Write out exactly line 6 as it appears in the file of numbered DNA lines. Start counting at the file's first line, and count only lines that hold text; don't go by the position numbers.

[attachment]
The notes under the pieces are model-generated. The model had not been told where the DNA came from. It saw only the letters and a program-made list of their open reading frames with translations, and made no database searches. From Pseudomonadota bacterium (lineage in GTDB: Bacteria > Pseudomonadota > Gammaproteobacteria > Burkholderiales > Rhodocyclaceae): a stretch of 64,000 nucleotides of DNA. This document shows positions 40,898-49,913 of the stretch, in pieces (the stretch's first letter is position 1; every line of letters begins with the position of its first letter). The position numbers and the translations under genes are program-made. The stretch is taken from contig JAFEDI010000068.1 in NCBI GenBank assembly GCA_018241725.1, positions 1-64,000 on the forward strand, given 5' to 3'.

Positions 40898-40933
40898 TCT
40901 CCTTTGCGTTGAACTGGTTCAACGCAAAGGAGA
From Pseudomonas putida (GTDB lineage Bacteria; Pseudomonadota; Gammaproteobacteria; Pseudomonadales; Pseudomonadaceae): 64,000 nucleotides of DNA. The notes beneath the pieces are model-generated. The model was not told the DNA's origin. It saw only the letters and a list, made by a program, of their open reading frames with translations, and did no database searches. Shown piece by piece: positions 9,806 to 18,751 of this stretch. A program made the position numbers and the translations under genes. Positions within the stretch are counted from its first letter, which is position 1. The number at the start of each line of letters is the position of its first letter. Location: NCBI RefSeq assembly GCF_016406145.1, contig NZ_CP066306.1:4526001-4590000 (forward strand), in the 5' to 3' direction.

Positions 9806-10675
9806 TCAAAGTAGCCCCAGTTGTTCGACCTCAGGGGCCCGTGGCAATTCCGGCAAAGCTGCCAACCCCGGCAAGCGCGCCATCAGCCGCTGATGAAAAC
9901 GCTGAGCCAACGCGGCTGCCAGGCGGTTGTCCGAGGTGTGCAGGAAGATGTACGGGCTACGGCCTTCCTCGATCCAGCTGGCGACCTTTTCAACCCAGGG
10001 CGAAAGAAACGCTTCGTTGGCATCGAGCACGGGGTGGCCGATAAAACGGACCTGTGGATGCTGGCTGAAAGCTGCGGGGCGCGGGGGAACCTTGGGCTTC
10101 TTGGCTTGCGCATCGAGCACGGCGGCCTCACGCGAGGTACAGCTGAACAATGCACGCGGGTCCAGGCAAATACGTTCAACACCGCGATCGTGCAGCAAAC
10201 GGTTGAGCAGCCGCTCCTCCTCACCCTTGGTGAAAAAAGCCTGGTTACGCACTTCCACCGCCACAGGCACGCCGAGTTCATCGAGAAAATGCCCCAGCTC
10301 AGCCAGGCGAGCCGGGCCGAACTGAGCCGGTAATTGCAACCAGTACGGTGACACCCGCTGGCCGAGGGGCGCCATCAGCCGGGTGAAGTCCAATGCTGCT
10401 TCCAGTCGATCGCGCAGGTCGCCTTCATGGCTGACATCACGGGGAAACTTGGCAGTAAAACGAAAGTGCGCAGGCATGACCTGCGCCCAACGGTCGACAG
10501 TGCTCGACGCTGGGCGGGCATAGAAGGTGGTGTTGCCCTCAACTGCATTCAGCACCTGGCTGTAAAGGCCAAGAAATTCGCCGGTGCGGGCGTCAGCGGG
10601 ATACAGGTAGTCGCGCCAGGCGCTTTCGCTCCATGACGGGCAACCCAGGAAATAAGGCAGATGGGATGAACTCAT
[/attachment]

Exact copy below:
Positions 9806-10675